Ask any mom and we can quickly identify a behavior that we would like to see improved in our children. For some moms, it’s just simply that we find a particular behavior annoying or challenging to deal with. Most of the time; however, we identify bad behavior and try to change it because we desperately want our kids to be “good kids” and we want our kids to grow up to be “good people.”
That is normal! I mean, we know that many undesirable behaviors that are left undisciplined can lead to bigger problems later on, right? We know that our child’s selfishness, rudeness, or lack of self-control could leave them vulnerable to making poor choices that will bring them pain later in life. That is a completely legitimate and honorable motive for changing your child’s behavior.
Sometimes; though, if we really want to dig deep, we may find that we feel our child’s behavior reflects on us as a mom. It’s hard to admit, but we want to appear to have it all together so we focus on our child’s behavior because we don’t want them to embarrass us or make us look bad, and that can be a strong motivation to work on our child’s behavior.
Whatever our true motivation is, it is very common for us as mothers to get so caught up in our child’s outward actions that we find ourselves treating the symptom instead of the problem. If we want to train our children correctly, we must get to the heart of the matter, that is, our child’s heart. We need to find the source of the behavior and train that instead of treating the outward actions. In addition, we as moms need to learn to parent our children from our hearts, instead of just reacting to their outward behavior out of fear, fatigue, or frustration. It’s really about being a proactive mom instead of a reactive one.
One of the biggest problems we face as Christian moms is that we work really hard at training and instructing our children about Godly character, but we don’t have a clearly defined goal for that training. We know we want our kids to know God and have good character, but we aren’t really sure what that is going to look like tangibly.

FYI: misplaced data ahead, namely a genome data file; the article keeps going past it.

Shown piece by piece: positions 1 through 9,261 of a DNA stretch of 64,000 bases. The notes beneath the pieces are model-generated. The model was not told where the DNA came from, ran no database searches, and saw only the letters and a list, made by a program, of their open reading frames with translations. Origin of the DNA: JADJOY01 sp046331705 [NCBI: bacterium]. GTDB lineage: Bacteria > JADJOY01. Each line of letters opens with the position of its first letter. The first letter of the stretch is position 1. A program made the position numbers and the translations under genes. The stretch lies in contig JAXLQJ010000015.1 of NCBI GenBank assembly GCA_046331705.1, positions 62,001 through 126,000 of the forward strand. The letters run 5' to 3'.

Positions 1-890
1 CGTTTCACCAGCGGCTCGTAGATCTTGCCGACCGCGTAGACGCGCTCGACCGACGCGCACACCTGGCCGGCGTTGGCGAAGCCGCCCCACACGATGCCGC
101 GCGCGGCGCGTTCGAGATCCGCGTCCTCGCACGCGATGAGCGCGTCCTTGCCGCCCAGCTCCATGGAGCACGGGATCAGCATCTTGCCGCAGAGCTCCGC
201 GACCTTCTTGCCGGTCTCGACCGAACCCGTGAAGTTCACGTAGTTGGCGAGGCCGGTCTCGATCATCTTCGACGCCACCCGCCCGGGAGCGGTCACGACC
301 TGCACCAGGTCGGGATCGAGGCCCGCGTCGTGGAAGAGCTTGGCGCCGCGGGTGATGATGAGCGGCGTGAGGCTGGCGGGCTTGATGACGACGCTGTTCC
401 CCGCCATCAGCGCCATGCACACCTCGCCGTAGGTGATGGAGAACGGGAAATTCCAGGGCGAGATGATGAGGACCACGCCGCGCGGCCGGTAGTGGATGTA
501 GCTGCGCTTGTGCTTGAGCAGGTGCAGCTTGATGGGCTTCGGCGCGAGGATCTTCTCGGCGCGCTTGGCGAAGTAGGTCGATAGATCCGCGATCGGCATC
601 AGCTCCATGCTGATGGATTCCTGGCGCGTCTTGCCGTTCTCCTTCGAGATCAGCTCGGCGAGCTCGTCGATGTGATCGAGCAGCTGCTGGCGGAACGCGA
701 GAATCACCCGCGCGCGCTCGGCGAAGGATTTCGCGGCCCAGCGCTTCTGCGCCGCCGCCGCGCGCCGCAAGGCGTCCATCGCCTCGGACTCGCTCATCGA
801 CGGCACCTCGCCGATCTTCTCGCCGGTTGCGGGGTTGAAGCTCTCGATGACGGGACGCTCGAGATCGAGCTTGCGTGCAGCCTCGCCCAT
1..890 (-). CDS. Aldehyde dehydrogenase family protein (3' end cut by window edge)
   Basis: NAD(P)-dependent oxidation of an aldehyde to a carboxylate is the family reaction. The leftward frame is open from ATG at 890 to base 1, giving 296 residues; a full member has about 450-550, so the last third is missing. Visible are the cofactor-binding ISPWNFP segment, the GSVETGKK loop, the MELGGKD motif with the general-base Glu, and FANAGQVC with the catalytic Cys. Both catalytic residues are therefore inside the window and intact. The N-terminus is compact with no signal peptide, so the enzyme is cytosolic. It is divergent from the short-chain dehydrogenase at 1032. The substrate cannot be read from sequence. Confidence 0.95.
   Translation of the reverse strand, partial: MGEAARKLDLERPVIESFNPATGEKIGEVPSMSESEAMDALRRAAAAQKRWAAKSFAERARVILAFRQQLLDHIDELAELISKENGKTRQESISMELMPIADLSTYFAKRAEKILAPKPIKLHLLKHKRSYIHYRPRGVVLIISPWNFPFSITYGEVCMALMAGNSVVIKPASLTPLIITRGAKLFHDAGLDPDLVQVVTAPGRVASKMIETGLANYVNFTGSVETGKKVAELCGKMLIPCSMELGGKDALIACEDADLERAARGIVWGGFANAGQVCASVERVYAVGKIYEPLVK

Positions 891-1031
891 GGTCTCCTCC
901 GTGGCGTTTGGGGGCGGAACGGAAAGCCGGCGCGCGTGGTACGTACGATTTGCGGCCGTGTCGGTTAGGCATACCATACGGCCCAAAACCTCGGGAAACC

For example, when my daughter and her friends were about 11 years old they decided they wanted to make a dessert. They wanted it to be really good and taste like chocolate cake, but they didn’t have a recipe so they just threw in a lot of stuff that looked like it should be in chocolate cake: sugar, eggs, flour, and cocoa. Well, as you can imagine, just looking like they were doing all the right things did not result in a chocolate cake. It was funny looking and it tasted terrible, and they were disappointed that all their work resulted in a poor outcome.
It is much better to define your goal and then create a clear plan to achieve it. As parents, we must be intentional! Identify the character traits that your children need most and then work on those. Most of the time, you will find that many behavior problems you identify as consistent problems lead back to one or two main character issues that need to be addressed. Get to the heart of the matter and the outward behavior will change.
“A good person produces good deeds from a good heart, and an evil person produces evil deeds from an evil heart. Whatever is in your heart determines what you say.”
Put all your heart into reaching their hearts. Your kids are worth it!